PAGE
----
Thanks to Leila Roy at Bookshelves of Doom Jen discovered “some very nice 2012 #kidlit and #yalit booklists from Bankstreet College of Education.”  The main part of the page offers great ideas for parents; the lists – which are as a PDF – are on the right-hand side. As Jen points out in her tweet this is “a great resource for parents.”

Keeping with our Olympic sized collection of book lists, check out Carissa Kluver’s Essential Book Apps series on Digital Media Diet. This week’s installment is iPad Best of the Best – 50 Essential Book Apps for Elementary-aged kids. Here are her recommendations (quite thorough) for Essential Book Apps for Toddlers and Essential Book Apps for Preschool.

CW Electronic Field Trip‘Tis election season … and a great time to engage readers with history, by introducing the key players who created the system we have today. From 9/1/2012 to 9/30/2012 Colonial Williamsburg is offering a Gift to the Nation. Its Electronic Field Trip, “The Will of the People” available for FREE. From the Williamsburg Foundation email:

“Three video segments, supported by activities and learning resources, examine the presidential election of 1800 and provide a surprising lesson for the 21st century. Thomas Jefferson explains how negative campaigning, partisan politics, and contested elections have been a part of our political system since the earliest days of the republic.”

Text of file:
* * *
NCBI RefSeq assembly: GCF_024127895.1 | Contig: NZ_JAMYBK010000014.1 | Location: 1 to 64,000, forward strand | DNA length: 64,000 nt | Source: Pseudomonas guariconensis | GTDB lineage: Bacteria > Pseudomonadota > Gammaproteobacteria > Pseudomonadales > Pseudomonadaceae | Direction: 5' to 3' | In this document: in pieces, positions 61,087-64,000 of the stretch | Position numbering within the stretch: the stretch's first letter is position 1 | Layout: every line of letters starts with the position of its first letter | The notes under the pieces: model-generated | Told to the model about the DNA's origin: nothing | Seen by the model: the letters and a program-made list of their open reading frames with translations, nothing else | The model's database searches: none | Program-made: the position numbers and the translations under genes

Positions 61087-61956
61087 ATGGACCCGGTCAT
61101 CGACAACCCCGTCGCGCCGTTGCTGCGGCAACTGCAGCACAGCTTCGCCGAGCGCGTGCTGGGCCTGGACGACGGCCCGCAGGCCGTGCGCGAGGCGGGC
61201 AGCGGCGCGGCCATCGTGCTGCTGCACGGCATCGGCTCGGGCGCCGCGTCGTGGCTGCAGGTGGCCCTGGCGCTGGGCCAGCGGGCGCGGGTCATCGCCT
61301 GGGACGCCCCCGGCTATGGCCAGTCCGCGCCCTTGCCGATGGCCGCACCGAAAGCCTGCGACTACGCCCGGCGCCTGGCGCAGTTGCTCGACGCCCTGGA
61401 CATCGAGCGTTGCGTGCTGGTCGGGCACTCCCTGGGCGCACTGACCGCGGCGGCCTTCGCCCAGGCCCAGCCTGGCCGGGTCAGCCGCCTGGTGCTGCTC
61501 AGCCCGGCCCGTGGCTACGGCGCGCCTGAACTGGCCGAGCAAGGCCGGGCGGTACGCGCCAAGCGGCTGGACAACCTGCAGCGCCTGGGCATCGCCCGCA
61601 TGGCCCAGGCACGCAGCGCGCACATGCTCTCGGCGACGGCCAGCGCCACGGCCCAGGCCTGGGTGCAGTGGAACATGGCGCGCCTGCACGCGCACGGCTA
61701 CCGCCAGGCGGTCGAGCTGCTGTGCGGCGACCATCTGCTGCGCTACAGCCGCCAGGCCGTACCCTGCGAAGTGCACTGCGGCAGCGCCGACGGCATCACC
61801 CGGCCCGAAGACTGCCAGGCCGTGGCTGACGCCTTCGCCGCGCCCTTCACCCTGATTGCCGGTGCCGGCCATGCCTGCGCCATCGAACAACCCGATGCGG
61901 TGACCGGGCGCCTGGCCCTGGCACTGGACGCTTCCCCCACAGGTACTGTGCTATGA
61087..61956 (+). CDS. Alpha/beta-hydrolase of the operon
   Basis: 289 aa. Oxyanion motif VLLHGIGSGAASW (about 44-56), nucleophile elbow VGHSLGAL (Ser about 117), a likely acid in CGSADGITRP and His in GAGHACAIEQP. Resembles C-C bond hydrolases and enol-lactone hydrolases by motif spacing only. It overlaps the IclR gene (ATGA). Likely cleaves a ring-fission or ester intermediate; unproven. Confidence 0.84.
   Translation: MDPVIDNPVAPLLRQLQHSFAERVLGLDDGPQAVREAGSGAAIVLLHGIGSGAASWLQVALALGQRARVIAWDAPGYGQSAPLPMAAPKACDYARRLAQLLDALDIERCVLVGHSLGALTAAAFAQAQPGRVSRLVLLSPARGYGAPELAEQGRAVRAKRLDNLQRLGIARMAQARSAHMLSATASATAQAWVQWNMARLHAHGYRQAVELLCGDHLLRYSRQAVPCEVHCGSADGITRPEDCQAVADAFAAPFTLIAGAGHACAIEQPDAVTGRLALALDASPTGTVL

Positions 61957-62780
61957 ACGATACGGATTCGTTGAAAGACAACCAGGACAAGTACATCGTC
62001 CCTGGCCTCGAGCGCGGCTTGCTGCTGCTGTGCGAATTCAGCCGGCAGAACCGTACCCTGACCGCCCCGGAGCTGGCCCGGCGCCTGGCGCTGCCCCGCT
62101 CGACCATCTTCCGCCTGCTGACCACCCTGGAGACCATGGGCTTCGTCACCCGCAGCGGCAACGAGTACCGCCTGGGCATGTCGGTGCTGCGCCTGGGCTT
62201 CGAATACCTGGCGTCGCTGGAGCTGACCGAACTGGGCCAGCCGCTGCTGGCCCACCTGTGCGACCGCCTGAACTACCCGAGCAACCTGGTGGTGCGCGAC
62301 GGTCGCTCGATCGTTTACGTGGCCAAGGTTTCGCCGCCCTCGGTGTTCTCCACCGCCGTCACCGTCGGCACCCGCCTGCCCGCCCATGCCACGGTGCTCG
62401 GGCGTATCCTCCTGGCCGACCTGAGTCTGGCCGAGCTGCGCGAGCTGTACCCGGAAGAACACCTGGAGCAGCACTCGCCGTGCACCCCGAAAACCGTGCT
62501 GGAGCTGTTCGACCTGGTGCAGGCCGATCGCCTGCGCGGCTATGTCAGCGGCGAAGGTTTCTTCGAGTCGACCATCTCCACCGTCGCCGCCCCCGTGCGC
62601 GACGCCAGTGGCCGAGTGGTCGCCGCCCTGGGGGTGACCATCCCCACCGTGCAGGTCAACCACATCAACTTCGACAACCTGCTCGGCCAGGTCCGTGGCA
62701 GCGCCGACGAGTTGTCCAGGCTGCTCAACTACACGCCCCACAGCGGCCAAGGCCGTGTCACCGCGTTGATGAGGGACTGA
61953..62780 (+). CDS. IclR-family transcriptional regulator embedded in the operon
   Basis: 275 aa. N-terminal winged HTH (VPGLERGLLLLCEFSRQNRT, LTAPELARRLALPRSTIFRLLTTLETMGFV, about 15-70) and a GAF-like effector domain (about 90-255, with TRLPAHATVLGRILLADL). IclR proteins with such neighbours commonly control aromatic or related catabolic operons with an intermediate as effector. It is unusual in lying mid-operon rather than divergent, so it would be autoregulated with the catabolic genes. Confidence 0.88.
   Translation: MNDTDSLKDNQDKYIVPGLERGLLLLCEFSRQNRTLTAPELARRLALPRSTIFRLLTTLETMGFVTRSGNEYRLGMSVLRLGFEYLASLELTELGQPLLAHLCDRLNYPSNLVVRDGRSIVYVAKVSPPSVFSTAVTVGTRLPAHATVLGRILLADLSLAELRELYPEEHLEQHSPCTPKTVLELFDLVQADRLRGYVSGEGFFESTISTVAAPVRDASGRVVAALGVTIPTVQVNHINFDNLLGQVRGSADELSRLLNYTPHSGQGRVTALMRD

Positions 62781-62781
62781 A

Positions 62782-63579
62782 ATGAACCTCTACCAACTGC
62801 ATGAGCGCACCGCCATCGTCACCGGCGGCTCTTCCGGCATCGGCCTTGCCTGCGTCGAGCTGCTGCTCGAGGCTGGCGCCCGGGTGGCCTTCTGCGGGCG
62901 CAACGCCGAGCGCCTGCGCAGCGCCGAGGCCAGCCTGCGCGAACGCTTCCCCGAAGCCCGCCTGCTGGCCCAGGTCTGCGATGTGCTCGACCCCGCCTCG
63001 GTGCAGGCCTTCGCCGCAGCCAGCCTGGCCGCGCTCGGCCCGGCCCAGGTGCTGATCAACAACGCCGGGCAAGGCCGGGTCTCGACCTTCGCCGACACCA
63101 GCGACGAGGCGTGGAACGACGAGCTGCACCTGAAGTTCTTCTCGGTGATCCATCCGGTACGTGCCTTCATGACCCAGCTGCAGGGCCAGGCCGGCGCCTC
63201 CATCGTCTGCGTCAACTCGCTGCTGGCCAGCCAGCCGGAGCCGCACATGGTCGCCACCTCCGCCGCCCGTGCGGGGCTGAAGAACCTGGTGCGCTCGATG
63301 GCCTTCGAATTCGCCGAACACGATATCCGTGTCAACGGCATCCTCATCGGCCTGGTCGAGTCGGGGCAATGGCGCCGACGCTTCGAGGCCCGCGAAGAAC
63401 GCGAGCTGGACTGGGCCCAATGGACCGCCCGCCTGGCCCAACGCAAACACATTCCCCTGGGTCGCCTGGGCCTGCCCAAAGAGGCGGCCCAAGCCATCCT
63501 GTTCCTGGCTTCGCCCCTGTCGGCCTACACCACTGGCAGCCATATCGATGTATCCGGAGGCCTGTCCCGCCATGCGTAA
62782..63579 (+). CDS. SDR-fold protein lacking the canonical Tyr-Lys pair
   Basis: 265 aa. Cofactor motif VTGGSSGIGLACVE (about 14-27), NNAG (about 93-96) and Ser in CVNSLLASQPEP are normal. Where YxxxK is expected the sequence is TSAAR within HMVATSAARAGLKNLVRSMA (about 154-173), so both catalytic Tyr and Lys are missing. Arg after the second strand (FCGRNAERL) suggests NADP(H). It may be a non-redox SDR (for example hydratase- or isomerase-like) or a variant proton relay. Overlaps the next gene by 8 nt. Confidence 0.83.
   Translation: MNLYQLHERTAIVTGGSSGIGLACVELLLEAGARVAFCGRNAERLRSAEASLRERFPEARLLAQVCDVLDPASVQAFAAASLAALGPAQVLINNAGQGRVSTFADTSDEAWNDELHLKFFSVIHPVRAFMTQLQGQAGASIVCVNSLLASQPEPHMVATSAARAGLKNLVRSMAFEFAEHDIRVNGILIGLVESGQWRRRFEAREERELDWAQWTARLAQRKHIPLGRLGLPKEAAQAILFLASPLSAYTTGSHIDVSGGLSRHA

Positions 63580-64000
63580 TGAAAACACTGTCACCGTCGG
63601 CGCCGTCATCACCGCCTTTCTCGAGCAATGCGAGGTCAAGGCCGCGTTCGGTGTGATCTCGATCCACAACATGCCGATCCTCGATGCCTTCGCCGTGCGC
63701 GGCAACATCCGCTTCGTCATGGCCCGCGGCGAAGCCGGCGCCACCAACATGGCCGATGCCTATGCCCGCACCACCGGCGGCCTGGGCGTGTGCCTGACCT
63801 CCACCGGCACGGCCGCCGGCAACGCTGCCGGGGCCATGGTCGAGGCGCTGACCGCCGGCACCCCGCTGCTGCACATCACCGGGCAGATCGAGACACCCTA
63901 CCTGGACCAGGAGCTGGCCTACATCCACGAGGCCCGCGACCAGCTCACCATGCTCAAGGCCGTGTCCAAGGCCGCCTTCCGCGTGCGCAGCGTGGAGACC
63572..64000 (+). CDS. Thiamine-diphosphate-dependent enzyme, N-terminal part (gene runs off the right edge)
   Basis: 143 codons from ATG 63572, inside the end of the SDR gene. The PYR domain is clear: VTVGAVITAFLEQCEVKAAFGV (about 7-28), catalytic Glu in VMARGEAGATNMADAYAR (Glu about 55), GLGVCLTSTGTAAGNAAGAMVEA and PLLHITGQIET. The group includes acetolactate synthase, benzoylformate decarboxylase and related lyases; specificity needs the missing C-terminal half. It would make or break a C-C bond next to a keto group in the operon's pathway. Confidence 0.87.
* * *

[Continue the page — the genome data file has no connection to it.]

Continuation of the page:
Learn more about this Williamsburg Foundation initiative here.

For those thinking about getting the kids in a learning frame of mind with a heavy dose of fun, you might check out Nathalie Van Ee’s Best Apps for Kids, a topic she curates on Whatever the topic or interest, Nathalie makes it easy to find educationally-focused apps to engage kids.

Thanks for your interest in our ongoing efforts to share literacy and reading news and for so generously sharing it on social media. Be sure to stop by Jen’s Book Page and Quietly in the next few days, as I’m sure both Jen and Carol will have some additional items to share.